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OBSERVATIONS ON THE FLORA OF WALL HABITATS ON YELL, SHETLAND

 

By Leslie Williams

 

From

ECOLOGICAL STUDIES IN THE MARITIME APPROACHES TO THE SHETLAND OIL TERMINAL 1986-1987: Report of the Leicester Polytechnic Expeditions to Shetland, August 1986 and July 1987. Edited by J.A. Fowler. The David Attenborough Laboratories, School of Life Sciences, Leicester Polytechnic, Scraptoft, Leicester LE7 9SU, June 1988

 

Introduction

 

"The flora of wall habitats has received little attention in the past and the bibliographies in Spence (1979) and in Berry and Johnston (1980) do not list any studies from Shetland. Elsewhere studies have included that of Segal (1969) on European walls, Rishbeth (1948) on Cambridge walls, Woodell and Rossiter (1959) on Durham walls and Kent (1961) on Middlesex walls.  Factors affecting the flora of walls include aspect, construction, shading, moisture content and the type of adjacent habitats which have an important role in providing species to colonise the walls. It is difficult to demonstrate how much influence each of these has and in some cases difficult to actually measure the factors involved.  Previous studies in Britain have therefore been confined to simple observations of the flora of walls in an area. This survey followed a similar line of enquiry.

 

Methods

 

Observations on the flora of walls in the Graveland Peninsula, Yell, Shetland and some to the east of Whale Firth were undertaken between 1-11 July 1986. A full vascular plant list was made for each wall, while the presence of lichens, mosses and ferns were noted. Records were made of the wall construction using four categories. These were drystone walls built of individual stones and without mortar; drystone walls with mortared copings (copings or coping stones are the finishing set of protective stones on the top of a wall); mortared walls, some being abandoned crofts where the roof had been removed; and retaining walls in which drystone walls retained a bank of peat or soil on one side. The type of coping was noted and details on the length, height, aspect, condition and any unusual features of the wall, together with a sketch map of their location.  Lengths were spaced as the method did not justify the use of accurate measurements. Where possible, both sides of the wall were examined.

 

Results

 

Forty-eight walls totaling about 2,027 m in length were examined. Twenty-four walls (c. 1,437 m) were drystone walls, two walls (c. 35 m) both in the vicinity of Windhouse (HU 489919) were drystone walls with mortared copings, 18 walls (ca 320 m) were mortared; and there were four retaining walls (c. 235 m). Two unusual coping styles were noted during the survey. At Gardins, West Sandwick (HU 447 882) coping stones were piled onto the top of a conventional drystone wall, something like a thick version of the Galloway style. Peat under-copings were found in a drystone wall at Haa of Graveland (HU 462942) and these were colonised by vascular plants. A summary of the results is given in Table 1. Note that 'other lichens' are probably under-recorded. Poa pratensis/P. subcaerulea were not keyed out further in this survey and are two members of a group of closely related species, the third one being Poa angustifolia which is the more likely of the three species to colonise walls in Britain (Darlington,  1981) but appears to be absent from Shetland. P.subcaerulea is more common in Shetland (Berry and Johnston, 1980) and on Yell (Thurlow and Fowler, 1986) than P. pratensis. Hubbard (1984) listed walls as one of the habitats on which P. pratensis is found, though Darlington (1981) states that it is rare on walls. The low  height of the specimens found in the Yell walls, seldom exceeding 30-40 cm and the sharply pointed glumes suggests that P. subcaerulea was present.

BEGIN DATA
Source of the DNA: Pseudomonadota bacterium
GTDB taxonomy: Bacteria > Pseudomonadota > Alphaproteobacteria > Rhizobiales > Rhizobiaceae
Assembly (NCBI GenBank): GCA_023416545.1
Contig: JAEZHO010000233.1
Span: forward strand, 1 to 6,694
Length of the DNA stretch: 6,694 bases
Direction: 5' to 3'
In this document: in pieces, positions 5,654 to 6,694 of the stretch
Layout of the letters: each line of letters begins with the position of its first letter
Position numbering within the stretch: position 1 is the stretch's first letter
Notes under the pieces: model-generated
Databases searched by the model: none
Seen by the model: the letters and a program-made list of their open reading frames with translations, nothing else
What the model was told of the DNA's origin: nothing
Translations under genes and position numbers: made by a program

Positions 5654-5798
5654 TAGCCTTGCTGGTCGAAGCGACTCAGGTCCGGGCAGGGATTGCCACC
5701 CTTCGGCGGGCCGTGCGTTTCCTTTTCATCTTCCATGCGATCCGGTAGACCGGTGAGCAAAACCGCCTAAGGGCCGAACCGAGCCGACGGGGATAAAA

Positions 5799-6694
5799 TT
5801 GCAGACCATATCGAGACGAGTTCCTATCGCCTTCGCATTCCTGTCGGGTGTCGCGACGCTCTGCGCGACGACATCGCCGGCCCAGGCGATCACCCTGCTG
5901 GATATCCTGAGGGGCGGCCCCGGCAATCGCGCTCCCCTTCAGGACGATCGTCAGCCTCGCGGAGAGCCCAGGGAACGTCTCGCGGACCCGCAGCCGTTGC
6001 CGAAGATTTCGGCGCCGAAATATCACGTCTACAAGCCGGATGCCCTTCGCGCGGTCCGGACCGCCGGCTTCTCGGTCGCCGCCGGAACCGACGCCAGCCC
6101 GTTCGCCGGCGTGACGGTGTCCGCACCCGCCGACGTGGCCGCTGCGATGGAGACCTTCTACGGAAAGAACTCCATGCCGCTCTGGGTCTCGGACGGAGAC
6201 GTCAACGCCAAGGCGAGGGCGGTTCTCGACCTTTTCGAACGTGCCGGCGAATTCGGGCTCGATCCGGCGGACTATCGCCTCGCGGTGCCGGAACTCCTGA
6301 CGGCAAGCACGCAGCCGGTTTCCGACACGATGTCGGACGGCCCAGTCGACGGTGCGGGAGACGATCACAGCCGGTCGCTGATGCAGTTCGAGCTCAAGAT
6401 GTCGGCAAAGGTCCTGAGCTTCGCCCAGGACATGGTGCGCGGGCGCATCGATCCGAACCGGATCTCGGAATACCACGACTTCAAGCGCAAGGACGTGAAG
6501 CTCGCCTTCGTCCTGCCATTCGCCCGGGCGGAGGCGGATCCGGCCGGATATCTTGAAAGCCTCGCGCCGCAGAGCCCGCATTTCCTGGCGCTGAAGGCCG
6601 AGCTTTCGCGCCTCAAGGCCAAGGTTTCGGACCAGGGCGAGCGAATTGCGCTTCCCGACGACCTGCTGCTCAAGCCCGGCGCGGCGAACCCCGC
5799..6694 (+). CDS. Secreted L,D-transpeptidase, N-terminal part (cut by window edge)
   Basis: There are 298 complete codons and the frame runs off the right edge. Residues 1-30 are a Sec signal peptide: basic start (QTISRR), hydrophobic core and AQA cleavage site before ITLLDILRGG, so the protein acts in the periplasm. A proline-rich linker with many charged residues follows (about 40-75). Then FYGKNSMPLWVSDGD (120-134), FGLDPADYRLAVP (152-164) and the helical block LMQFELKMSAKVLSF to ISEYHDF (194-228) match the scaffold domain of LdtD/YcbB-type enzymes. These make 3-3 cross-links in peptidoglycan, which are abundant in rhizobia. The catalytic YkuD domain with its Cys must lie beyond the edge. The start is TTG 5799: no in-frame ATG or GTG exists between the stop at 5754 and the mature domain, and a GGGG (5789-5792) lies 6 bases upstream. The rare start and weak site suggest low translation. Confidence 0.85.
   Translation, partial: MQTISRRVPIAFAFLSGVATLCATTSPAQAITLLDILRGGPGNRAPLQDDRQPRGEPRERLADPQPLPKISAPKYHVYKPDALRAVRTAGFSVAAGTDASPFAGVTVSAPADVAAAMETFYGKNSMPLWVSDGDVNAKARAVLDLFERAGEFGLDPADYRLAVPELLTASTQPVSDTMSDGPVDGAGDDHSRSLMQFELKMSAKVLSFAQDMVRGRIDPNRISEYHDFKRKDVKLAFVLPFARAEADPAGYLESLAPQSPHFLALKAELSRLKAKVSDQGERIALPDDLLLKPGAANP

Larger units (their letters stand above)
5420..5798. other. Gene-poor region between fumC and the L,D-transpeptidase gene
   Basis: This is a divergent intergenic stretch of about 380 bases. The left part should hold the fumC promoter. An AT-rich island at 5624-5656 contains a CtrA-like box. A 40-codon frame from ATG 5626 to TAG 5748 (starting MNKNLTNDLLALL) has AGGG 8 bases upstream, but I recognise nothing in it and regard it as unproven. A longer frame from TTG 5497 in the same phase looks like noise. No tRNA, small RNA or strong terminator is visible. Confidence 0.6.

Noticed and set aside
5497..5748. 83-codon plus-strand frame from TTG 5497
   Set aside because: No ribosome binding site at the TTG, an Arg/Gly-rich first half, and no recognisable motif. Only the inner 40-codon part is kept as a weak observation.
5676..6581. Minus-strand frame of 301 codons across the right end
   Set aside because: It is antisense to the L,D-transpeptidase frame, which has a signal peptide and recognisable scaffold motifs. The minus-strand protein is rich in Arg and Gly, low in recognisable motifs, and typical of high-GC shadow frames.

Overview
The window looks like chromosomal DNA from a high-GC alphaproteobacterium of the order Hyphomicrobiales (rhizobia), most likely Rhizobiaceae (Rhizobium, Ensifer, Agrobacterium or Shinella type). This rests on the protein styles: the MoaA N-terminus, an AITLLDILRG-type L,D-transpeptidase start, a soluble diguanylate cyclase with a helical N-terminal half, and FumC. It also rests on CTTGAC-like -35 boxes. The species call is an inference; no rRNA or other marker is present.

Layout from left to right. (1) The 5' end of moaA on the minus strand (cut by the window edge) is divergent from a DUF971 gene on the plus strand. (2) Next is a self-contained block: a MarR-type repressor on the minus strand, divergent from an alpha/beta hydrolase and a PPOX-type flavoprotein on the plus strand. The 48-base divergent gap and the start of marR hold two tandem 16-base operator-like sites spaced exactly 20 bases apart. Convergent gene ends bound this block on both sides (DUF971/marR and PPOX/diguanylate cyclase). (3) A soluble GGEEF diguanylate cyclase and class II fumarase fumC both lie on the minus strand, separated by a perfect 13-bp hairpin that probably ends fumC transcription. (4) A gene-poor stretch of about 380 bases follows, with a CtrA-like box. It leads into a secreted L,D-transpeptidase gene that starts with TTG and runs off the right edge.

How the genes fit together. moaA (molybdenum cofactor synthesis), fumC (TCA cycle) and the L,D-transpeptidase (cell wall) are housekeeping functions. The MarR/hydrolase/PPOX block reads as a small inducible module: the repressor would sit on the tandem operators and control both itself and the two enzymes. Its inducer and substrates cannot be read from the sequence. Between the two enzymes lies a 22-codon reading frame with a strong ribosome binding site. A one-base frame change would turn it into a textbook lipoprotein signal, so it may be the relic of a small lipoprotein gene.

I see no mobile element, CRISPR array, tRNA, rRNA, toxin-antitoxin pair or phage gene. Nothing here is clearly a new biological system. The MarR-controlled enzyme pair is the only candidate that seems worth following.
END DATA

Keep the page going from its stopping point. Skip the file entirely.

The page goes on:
General observations were:

 

a.  Vascular plants were much more common on mortared than drystone tails where they were only found on accumulations of peat or soil.

b.   On all walls vascular plants were more frequent towards the top of the wall.                                                 

c.    Drystone walls with mortared copings had a flora similar to walls which were mortared throughout.

d.   The flora of retaining walls was similar to that of the adjacent moor or habitat that they retained.

e.   The lichen Ramalina sp. was seldom found below a height of 1 m above ground level. It was more frequent on the north and west sides of walls.

 

Discussion

 

The richer flora of mortared walls compared with that of drystone walls and the absence of vascular plants from drystone walls except where soil or peat accumulate have been noted elsewhere (Darlington 1981). At two locations where drystone walls merged into mortared walls, a change that was not obvious externally, the junction was marked by the appearance of grass growth on top of the mortared section. The tendency of vascular plants to be found only towards the top of walls, also appears to be universal; and in Yell the plants were usually rooted in weathered mortar or in soil/peat where present. The phenomenon is largely related to the preference of vascular plants for horizontal rather than vertical surfaces and is directly related to the greater ability of horizontal surfaces to retain soil and water. In particular, the type of coping on the wall top had an important effect upon the wall flora by providing such horizontal surfaces and helping to retain water within the rooting substrate. In this respect the construction of the wall just below the coping was probably of more importance than the coping stones themselves, for the lower layer is usually as flat as possible in order to make a stable base for the coping stones.